Hell’s Kitchen

Who better to channel the heart, struggle, and joy of growing up in the Big Apple than “Empire State of Mind” singer Alicia Keys? Hell’s Kitchen is a coming-of-age story about a girl who dreams of making it big in music from the confines of a tiny midtown apartment—which may sound familiar to Keys’s fans. With music and lyrics by Keys and under the direction of Michael Greif, Hell’s Kitchen begins previews October 24 and opens November 19 at the Public Theater.

Danny and the Deep Blue Sea

Making her stage debut, the dame of deadpan, Aubrey Plaza, will star opposite Christopher Abbott in John Patrick Shanley’s classic down-and-out love story this October at the Lucille Lortel Theater in the West Village. With Plaza’s successful turn on The White Lotus this year and Francis Ford Coppola’s Megalopolis in the can, it will be interesting to see if her singular style and charm, so compelling on film, can translate to the stage. Previews begin October 30; opens November 13.


If you missed Lincoln Center Theater’s Camelot revival this past spring and are looking for your Arthurian fix, the newly announced revival of Spamalot may be the ticket. Based on the 1975 film Monty Python and the Holy Grail, a classic send-up of King Arthur and his witless band of knights, this 2005 hit musical, which garnered a pre-Chez Diaz Sara Ramirez a Tony, will land at the St. James Theatre this fall. On the heels of a short run in D.C. at the Kennedy Center last May, the production and its coconut cavalry begins previews on October 31 with an opening scheduled for November 16.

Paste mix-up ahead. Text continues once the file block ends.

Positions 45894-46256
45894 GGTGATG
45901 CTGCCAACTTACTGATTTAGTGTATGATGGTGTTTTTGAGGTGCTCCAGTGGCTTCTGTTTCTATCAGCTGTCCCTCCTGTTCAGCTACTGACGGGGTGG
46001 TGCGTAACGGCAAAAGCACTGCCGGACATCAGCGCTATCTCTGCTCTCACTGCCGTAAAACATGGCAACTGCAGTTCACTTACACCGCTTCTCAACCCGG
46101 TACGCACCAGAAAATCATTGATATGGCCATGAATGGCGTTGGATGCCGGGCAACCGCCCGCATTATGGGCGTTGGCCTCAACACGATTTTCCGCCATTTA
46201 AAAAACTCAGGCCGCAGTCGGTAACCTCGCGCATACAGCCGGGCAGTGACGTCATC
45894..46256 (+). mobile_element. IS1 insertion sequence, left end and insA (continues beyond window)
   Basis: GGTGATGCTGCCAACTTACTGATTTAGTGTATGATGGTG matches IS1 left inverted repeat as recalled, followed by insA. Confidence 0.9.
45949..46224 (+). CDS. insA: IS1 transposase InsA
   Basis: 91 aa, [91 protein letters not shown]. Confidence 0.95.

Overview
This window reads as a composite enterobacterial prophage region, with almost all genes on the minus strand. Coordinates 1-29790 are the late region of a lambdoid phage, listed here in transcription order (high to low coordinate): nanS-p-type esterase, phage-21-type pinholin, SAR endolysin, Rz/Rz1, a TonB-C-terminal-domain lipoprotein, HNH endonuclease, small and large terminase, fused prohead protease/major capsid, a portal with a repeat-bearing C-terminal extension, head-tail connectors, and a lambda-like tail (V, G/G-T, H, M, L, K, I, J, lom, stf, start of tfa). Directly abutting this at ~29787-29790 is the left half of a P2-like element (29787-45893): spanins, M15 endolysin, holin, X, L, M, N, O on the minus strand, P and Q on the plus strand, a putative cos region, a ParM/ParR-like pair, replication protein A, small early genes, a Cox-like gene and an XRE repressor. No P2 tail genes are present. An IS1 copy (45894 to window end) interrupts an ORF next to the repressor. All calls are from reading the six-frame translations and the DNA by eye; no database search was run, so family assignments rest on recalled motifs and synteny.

Pal Joey

New York City Center’s latest revival of a musical classic for a blink-and-you’ll-miss-it run is the Rodgers and Hart gem Pal Joey. Based on the short stories of John O’Hara, this production will be codirected by network television’s favorite POTUS, Tony Goldwyn, and tap GOAT Savion Glover. With Loretta Divine and Elizabeth Stanley costarring, with any luck you’ll be some combination of bewitched, bothered, and bewildered. Running November 1 to 5.


The recent announcement that Sarah Paulson will be headlining the cast of MacArthur “genius grant” recipient and Pulitzer Prize finalist Branden Jacobs-Jenkins’s play Appropriate was welcome news to theatergoers. Though this casting was likely some time in the making, it raises the idea that while the SAG and WGA strikes see no sign of stopping, film actors with time on their hands may start looking to the stage more. Marking Jacobs-Jenkins’s Broadway debut, the play deals with a family settling the estate of their dead father in Arkansas and will be directed by Lila Neugebauer. Previews begin November 28; opens December 18 at the Hayes Theater.